Artistic Identity in a Transatlantic Age: Patrick Heron, Peter Lanyon, and the New American Painting
Acker, Emma, British Art Journal
The explosive impact of New York school painting on a generation of artists working in Britain after the Second World War is well documented. Although the British press and public were slow to respond with enthusiasm to the new American painting on view at the 1956 Tate Gallery exhibition Modern Art in the United States, for many artists of the period the work was a revelation. The loose, gestural brushwork and bold abstraction of abstract expressionism presented postwar British painters with an astonishingly liberating break from the French artistic traditions in which they had been steeped for so long.
The artists living and working in St Ives were no exception. Despite its distance from the international art capitals of London, Paris, and New York, this small fishing community on the Cornish coast had evolved from a colony of picturesque landscape painters in the 19th century to a mecca for artistic modernism in the 20th, home to artists such as Barbara Hepworth, Ben Nicholson, and the Russian constructivist Naum Gabo. With its reputation as a radical art colony by the sea, St Ives became a centre for the artistic exchanges between Britain and the United States in the postwar period. During the late 1950s and early 1960s a number of American painters--including Helen Frankenthaler, Robert Motherwell, Mark Rothko, and Mark Tobey--as well as critics, curators and dealers--such as Clement Greenberg, Hilton Kramer, William Seitz, Martha Jackson, Bertha Schaefer, and Catherine Viviano--visited St Ives and met with many of the artists there.
Patrick Heron (1920-1999) and Peter Lanyon (1918-1964) were among the so-called 'middle generation' (1) of St Ives artists whose abstract works in the mid-1950s were borne of the dialogue between a European tradition of the French masters and an Atlantic culture of modernity embodied in the new American painting. Heron and Lanyon responded immediately to the freshness, immediacy, and openness of abstract expressionism, recognizing in its radical simplicity an ideal language for expressing their artistic concerns. These concerns differed in many ways: Heron's art was deeply formalist--an art of, as he termed it, the 'purely pictorial', (2) while Lanyon was preoccupied with the visual as well as the symbolic dimensions of landscape, often incorporating Cornish history and myth into his paintings of the region. Both artists, however, were ultimately concerned with conveying their experience of a place and a landscape in which they were deeply rooted.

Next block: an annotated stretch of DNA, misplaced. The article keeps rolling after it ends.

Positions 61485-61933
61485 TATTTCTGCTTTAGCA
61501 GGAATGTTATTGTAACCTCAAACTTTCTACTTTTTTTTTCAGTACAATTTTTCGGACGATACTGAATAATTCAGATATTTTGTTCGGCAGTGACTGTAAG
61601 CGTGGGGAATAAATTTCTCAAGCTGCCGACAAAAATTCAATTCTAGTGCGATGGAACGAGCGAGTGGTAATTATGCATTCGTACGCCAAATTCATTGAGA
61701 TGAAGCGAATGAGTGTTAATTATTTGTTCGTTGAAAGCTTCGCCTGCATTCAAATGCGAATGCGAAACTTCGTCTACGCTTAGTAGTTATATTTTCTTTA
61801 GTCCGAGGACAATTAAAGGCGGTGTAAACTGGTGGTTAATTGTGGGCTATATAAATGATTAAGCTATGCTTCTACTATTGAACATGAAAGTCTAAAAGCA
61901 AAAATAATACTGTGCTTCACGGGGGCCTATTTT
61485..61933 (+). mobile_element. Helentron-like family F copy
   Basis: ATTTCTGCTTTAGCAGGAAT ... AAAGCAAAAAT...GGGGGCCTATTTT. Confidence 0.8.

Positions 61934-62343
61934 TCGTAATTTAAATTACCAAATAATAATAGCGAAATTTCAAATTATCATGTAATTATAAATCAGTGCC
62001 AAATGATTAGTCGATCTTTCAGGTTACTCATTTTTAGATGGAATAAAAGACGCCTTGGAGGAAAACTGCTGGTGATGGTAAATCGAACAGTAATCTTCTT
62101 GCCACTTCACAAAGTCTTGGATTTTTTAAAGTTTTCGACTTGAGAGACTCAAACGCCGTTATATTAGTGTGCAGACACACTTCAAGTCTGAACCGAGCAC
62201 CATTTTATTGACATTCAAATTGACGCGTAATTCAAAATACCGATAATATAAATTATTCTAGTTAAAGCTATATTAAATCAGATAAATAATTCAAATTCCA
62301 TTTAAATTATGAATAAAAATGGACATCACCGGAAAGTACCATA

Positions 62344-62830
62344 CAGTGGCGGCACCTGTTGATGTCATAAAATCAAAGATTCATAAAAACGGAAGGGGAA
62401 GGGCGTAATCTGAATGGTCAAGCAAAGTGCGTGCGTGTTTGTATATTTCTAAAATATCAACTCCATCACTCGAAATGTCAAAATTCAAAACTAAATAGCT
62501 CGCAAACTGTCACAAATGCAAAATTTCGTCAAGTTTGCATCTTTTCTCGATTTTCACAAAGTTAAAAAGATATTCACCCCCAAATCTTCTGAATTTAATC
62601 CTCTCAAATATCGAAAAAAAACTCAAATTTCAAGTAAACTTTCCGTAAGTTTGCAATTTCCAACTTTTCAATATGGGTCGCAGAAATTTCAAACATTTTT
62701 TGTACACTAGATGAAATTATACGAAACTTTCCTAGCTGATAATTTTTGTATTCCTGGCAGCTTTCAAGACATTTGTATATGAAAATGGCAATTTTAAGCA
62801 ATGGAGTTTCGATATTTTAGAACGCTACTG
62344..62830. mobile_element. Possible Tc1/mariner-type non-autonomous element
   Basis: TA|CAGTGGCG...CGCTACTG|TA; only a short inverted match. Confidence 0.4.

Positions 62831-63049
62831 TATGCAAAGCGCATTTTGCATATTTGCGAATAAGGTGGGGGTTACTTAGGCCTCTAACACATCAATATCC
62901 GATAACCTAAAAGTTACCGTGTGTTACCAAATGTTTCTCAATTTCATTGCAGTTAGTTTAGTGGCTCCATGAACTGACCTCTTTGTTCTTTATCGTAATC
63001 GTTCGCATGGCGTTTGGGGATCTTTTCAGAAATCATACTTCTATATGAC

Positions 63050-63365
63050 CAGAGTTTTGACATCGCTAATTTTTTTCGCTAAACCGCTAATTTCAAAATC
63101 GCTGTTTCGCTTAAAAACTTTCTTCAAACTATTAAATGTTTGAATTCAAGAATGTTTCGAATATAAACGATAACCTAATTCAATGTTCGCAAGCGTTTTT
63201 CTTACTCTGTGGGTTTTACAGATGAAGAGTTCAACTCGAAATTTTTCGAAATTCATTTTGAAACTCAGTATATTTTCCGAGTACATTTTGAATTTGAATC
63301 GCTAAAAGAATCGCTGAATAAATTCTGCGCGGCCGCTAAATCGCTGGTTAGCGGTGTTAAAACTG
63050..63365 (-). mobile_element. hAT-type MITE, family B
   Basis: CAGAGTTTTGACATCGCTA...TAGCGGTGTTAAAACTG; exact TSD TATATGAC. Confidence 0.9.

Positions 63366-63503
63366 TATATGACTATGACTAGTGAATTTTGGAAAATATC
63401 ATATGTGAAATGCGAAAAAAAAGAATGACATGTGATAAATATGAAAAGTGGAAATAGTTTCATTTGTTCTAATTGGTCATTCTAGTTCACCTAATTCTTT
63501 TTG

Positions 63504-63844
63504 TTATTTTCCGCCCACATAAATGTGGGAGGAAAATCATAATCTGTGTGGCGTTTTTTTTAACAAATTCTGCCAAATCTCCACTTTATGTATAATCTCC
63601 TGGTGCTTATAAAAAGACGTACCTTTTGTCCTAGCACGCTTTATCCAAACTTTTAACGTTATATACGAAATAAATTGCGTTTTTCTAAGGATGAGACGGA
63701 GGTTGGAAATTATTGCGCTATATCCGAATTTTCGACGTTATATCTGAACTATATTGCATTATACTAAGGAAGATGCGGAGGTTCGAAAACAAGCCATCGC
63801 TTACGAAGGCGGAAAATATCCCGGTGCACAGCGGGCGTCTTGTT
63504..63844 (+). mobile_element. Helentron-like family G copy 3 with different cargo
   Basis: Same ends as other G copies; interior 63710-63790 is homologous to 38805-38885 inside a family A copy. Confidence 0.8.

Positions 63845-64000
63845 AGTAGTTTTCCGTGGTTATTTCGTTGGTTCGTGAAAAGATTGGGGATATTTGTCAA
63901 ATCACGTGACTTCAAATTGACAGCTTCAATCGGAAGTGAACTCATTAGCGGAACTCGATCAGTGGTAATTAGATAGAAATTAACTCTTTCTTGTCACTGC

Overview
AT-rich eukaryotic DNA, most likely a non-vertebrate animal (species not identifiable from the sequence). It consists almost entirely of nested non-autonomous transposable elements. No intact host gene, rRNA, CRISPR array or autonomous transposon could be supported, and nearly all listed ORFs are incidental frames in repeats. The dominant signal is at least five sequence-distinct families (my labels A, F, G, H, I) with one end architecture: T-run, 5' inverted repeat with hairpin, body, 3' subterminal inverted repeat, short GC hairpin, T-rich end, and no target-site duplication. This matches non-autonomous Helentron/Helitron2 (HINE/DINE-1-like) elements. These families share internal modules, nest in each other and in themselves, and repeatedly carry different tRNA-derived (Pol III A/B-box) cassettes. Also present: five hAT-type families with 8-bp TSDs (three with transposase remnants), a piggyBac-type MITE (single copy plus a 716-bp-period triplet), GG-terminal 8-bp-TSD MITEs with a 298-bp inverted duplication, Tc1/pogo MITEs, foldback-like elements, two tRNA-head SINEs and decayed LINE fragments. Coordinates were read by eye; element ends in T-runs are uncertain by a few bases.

Their work reflects the almost immediate influence of the American painting on view at the 1956 Tate exhibition--both artists retreated from a cubist-inspired concern with contours, layerings, and pictorial depth to an emphasis on shallow space, bold colour and brushwork, and all-over design. Yet while Heron and Lanyon initially embraced American abstraction, they eventually chafed at what they viewed as the stultifying dominance of the New York art world, and fought to maintain their artistic identities amidst the increasingly dogmatic framework of international modernism. This struggle manifested itself in their artistic practice as well as their political activism--in the case of Heron, a crusade against what he viewed as the chauvinism in the New York art world and advocacy for the importance of British modernism, and for Lanyon, an ardent defence of regionalism in art. By examining the paintings, critical writings, and personal correspondence of Heron and Lanyon, I wish to shed light on their simultaneous incorporation of and resistance to abstract expressionism--a striving for artistic independence shared by many of their contemporaries in Britain.
The American invasion
The years following the end of the Second World War were marked by tremendous social and economic change in Great Britain. Under the leadership of Prime Minister Clement Attlee, the reconstruction of Britain became the primary focus of the new Labour government. …